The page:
If you see a whole thing - it seems that it's always beautiful. Planets, lives... But up close a world's all dirt and rocks. And day to day, life's a hard job, you get tired, you lose the pattern. - Ursula K. LeGuin

Thursday, November 5, 2009

Posted with Permission from the Author

Trek Back to 187th


That day in middle school a bully

joked about airplanes hitting buildings.

I couldn’t believe

When we sat spaced out in homeroom,

Staring at the fluorescent lights

And clock, towering over the intercom.

My name was called and father appeared

Standing outside the sunlit streets of New York.

He took my hand and pointed to

The steel smoking across the sky.

He said, this is the sight I never want you to see.

The sight of war.

We walked the streets of the city that never sleeps

And witnessed its bi-polar depression.


A women in a red dress, face wrinkled from tears,

Broken in the middle

Of the intersection. Like

A car accident, She collided with

Pavement and waited for help.


A man wedged his car door

Open blasting victims with news updates.

A couple stopped with us and

Stood around. Grim faced, crossed arms

We knew,

There was nothing we could do.


We joined a crowd.

And waited for a bus on 63rd and Lex.

Taxi’s sped past like angry

Yellow-jackets. One stopped

And a black man was first to reach it.

The driver argued against the man

And my father cried for justice

As it flew off.


That day I was afraid of sticks and stones

And towering buildings falling down on me.


-Angel, 2009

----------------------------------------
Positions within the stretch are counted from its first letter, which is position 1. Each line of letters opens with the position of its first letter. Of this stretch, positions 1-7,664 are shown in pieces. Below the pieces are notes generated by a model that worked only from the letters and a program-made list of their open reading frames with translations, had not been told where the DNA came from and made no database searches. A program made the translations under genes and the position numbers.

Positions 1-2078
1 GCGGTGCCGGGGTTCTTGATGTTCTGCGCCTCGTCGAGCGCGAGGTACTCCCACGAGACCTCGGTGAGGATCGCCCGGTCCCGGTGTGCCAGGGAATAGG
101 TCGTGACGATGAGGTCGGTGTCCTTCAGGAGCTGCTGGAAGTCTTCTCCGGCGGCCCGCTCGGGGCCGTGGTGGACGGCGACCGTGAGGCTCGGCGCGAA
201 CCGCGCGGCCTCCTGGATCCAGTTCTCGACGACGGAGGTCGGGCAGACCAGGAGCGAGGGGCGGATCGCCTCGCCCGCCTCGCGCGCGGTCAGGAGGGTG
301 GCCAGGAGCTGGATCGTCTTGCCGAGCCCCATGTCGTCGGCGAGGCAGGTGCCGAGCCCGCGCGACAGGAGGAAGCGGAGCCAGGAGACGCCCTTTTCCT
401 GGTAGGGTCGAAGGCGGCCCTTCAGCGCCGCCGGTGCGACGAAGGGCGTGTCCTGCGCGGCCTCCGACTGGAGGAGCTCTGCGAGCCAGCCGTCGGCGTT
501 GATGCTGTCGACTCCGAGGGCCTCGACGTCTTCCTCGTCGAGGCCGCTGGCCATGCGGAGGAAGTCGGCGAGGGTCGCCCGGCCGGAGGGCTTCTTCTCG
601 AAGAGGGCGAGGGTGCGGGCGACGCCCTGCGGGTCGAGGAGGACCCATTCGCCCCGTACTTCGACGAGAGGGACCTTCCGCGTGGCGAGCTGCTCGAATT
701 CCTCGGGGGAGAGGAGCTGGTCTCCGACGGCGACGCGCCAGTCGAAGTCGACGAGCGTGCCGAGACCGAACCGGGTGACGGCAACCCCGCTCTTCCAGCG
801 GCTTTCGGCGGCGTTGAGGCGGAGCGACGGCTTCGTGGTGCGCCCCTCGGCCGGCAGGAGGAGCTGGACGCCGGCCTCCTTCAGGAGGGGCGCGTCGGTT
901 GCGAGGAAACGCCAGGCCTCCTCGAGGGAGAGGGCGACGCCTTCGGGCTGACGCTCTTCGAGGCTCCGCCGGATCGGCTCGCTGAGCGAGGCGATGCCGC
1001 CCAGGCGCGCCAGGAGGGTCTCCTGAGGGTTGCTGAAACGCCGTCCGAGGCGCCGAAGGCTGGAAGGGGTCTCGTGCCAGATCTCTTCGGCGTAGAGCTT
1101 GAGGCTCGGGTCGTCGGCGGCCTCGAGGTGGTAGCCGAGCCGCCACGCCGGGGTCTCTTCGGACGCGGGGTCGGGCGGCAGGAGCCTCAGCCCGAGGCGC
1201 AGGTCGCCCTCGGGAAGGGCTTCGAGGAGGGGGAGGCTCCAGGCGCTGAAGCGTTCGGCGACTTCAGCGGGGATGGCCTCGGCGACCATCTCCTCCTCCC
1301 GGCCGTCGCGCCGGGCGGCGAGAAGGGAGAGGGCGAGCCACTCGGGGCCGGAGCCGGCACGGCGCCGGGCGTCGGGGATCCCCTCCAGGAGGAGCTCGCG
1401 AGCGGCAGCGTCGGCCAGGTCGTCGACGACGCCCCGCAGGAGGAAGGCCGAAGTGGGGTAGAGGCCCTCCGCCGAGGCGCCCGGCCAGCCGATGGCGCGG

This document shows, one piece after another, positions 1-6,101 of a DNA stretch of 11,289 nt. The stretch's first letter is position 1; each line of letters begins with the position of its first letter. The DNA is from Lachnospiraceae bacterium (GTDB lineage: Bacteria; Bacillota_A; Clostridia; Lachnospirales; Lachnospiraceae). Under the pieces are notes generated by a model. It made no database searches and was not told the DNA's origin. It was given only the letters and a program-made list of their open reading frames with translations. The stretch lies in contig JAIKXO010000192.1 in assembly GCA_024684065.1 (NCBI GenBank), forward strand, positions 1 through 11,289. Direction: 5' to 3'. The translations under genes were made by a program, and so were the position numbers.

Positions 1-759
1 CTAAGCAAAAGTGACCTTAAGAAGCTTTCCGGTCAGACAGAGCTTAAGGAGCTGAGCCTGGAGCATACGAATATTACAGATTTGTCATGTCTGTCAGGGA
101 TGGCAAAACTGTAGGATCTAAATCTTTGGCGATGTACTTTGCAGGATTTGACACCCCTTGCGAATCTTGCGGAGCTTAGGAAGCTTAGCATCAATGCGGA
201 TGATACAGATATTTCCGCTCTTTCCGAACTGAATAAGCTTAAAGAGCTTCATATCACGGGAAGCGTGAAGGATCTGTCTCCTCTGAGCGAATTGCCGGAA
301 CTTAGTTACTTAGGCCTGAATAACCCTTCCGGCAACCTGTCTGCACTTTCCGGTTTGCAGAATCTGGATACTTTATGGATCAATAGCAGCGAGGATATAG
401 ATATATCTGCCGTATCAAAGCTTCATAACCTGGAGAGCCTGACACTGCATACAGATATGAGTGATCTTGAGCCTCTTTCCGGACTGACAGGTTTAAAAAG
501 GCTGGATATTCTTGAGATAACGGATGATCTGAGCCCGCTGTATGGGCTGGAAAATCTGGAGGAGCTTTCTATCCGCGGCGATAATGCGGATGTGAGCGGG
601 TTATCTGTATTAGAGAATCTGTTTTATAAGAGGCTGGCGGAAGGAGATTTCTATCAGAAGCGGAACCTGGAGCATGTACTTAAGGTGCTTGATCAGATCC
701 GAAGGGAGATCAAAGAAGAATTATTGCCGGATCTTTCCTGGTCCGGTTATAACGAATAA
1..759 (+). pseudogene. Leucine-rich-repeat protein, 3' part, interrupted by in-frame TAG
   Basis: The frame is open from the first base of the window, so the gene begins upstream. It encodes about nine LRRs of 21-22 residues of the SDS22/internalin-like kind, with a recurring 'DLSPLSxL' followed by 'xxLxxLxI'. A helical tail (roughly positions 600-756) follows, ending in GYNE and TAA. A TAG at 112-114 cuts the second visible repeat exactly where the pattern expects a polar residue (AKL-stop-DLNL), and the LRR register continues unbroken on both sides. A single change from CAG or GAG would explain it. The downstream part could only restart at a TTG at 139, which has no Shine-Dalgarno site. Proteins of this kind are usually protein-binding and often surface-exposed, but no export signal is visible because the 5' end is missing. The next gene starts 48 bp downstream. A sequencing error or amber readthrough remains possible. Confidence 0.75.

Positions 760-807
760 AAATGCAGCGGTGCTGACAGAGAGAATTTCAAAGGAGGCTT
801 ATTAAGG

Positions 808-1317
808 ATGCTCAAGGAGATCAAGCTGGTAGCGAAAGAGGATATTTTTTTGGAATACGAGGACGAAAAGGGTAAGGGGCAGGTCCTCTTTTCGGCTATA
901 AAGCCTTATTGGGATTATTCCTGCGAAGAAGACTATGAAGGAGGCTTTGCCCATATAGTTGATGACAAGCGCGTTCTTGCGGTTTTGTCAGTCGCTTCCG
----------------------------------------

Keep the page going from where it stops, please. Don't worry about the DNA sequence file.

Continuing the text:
5 comments:

MFA Mama said...

The boy can write! How exciting! Seriously, good stuff.

leaningtowardthesun said...

this is excellent. of all the imagery, the last 2 lines strike hardest.

Julie said...

I agree with leaningtowardthesun. Those last two lines are awesome.

Yes, the entire piece is very powerful. It hits me in the soul and does everything a poem should do. The city's "bi-polar depression" is another striking line. There are so many. And the voice is fantastic.

I also like how it is from a young person's point of view. A "coming of age" of sorts. Excellent and powerful words.

Annie said...

Hi Brigindo,

Like Julie says, the whole poem is powerful. I was also struck by the line, bi-polar depression. My favorite stanza, aside from the opening, is the second stanza:

"A woman in a red dress, face wrinkled from tears, Broken in the middle..." "She collided with pavement..."

I like the way Angel is breaking up the lines, giving them multiple meanings, and giving the speaker of the poem, a unique voice.

And, of course, the final two lines are from the point of view of a young person, and from us all, drawing on our childhoods, evoking feelings of helplessness, and giving the words universality.

Wonderful work!

Drax said...

Good stuff. Well done, Angel.